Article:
Thomas KilpperProfessor for Art with Emphasis on Printmaking
Professor for Art with Emphasis on Printmaking
Lecture at KHIO
In my artistic practise I work in all kinds of media - drawing, installation, sculpture, printmaking, photo or video. Social issues and political conflicts together with the very exhibition site, its history, its social function and the question how I can relate and connect myself to it, constitute the frame and context of my projects
Since the late 1990ies I have carried out site-related interventions in empty buildings. Some of them have been cuttings directly into the floorings of the building. Large-scale lino- and woodcuts arose that subsequently, after carving, got printed.
Abandoned buildings represent a fantastic potential for all kinds of artistic interventions. From the very beginning of my art practise I made use of them. They might be a manifestation of a political problem - like gentrification etc… - but they helped me to start off my projects without waiting for an invitation by art institutions.
I organized my first projects on my own - and I was attracted by empty houses - their ghostly presence and aesthetics of decay, but also their loaded and intriguing history.
This attraction is lasting up to now and I will further try to carry out projects in derelict houses, due to get demolished.
Since 2008 I develop the ongoing project “A Lighthouse for Lampedusa!”
Its starting point was an invitation to a solo exhibition in Italy - at the time when Berlusconi was Prime Minister and up to 30 thousand migrants arrived every year at the shores of the small island of Lampedusa. The European politics does not establish legal ways to Europe for refugees or migrants from war zones. Therefore they are forced to come unregistered often with help of traffickers on unseaworthy boats. Many people die. This project tries to undermine any inhumane politics to construct sort of a “Fortress Europe” and to change its direction to develop an open-minded and progressive European consciousness.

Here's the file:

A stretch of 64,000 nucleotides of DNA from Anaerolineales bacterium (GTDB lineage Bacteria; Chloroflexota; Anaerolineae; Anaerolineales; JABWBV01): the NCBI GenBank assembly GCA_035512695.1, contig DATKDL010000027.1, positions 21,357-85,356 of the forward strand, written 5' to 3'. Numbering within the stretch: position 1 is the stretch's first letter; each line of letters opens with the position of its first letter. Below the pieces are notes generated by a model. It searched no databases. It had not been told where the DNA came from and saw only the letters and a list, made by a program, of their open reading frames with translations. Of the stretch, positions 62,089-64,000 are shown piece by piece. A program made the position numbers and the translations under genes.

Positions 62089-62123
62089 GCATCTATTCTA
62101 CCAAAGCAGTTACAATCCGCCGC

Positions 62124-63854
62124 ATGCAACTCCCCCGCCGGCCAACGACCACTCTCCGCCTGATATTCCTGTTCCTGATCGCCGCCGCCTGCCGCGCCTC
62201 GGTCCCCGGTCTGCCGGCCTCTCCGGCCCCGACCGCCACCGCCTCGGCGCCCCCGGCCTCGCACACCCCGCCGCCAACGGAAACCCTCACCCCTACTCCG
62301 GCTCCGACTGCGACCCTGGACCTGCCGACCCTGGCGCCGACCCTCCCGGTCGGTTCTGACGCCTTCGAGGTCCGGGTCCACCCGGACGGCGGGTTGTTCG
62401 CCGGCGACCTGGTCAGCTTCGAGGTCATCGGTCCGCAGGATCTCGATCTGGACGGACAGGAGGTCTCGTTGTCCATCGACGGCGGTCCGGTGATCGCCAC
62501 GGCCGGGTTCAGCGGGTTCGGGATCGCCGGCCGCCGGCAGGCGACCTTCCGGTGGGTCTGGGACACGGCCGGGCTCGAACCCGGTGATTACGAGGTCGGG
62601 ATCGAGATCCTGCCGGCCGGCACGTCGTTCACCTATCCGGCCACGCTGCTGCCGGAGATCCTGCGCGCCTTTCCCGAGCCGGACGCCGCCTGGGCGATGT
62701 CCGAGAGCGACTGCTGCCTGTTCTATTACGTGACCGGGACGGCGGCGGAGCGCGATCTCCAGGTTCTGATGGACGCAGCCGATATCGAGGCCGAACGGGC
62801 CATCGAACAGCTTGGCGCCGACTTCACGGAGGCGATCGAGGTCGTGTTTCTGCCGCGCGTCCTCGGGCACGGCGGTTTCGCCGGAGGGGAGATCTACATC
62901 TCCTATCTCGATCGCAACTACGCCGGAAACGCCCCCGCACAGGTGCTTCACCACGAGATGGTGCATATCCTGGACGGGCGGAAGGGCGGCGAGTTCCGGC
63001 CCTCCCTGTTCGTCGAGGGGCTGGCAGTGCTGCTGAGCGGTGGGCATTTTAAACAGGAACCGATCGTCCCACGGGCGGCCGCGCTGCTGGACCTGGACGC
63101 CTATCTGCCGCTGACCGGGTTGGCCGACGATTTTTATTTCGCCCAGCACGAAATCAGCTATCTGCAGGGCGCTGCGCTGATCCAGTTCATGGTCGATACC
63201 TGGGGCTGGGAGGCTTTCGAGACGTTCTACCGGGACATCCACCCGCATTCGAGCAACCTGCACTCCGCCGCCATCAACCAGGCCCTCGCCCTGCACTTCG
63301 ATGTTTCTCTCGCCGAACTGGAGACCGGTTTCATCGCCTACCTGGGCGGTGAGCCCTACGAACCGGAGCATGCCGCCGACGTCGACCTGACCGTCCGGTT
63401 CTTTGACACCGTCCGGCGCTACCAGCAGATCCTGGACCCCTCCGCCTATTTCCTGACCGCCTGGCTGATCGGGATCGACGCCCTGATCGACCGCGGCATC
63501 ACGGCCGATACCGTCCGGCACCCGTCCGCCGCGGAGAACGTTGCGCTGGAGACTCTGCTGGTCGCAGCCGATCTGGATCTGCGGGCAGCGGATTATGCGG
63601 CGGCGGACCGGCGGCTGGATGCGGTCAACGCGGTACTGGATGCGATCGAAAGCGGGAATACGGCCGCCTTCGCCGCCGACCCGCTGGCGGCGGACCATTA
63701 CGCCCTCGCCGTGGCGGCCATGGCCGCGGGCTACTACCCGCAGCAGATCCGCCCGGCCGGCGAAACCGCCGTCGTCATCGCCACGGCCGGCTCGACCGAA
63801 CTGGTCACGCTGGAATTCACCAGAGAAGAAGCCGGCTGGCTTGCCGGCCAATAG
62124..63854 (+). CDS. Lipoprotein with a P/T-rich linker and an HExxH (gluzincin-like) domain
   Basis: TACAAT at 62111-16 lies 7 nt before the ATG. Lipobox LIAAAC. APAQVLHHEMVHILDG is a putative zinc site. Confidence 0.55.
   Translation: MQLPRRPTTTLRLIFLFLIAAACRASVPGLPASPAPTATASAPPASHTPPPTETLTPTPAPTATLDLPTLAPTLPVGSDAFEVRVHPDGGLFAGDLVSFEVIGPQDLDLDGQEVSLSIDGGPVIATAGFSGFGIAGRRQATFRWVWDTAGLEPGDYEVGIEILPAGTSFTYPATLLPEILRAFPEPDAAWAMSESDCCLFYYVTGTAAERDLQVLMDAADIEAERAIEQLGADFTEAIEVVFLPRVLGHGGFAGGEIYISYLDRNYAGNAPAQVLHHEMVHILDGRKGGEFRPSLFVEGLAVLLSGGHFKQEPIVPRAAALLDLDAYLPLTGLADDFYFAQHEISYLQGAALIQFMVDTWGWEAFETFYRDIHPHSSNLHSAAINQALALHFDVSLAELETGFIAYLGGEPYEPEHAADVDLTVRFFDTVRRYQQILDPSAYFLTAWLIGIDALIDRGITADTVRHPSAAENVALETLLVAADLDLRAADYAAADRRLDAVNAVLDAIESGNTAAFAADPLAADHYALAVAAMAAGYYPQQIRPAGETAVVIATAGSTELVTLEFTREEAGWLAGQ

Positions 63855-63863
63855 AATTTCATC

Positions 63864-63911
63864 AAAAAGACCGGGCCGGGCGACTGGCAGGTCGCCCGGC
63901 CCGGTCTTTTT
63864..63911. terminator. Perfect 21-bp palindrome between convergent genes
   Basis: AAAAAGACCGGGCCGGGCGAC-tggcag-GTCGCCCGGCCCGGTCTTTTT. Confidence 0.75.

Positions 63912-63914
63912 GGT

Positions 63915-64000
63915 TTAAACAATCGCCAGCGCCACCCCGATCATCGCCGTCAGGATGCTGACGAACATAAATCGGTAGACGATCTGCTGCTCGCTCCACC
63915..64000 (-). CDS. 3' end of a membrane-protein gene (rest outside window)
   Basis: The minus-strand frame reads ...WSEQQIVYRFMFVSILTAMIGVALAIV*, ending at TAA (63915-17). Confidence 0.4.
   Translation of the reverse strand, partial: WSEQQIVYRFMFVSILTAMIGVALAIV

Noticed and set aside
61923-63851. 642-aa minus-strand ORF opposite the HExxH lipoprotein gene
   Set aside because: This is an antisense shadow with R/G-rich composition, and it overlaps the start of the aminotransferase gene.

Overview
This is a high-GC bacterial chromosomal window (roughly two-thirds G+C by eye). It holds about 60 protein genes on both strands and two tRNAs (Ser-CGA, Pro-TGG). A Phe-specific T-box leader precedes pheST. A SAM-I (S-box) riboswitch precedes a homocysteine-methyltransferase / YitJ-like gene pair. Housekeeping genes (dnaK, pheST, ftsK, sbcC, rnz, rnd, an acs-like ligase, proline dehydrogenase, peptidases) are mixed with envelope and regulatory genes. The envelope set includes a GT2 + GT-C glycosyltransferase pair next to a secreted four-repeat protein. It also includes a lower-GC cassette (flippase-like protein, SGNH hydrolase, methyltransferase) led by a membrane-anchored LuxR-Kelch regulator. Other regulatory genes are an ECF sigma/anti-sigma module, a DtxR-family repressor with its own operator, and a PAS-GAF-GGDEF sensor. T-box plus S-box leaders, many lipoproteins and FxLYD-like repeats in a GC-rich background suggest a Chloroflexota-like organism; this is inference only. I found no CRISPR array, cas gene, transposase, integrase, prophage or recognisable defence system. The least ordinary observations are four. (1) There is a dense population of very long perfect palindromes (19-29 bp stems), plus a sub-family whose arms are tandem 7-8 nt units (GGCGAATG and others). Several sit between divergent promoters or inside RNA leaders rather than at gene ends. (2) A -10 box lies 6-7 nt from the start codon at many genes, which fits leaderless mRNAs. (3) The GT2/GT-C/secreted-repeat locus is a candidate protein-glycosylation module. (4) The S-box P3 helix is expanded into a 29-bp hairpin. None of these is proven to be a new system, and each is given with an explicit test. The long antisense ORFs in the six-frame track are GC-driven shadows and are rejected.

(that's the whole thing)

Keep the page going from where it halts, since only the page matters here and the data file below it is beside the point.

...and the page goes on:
An important part of my reflections is dedicated to the question how political and social conflicts can be reflected with aesthetics. Can our most virulent problems get addressed with artistic means? Can art develop any relevant suggestions not only for the “beauty” but social contradictions and conflicts? These are some issues I work with in my art practise.
In my teaching I encourage my students to develop their own projects and experimental initiatives. To my experience this is the best foundation for any knowledge transfer, interaction and attendance. I consider myself more a backup and critical companion rather someone who tells what to do. The students invent themselves and I try to coach them in this process.
I do individual and group tutorials on a regular base - with the single tutorials I try to build up an understanding of the work process and the challenges of each individual student, whereas the group meetings are important to learn to present and talk about the own work in front of a bigger audience.
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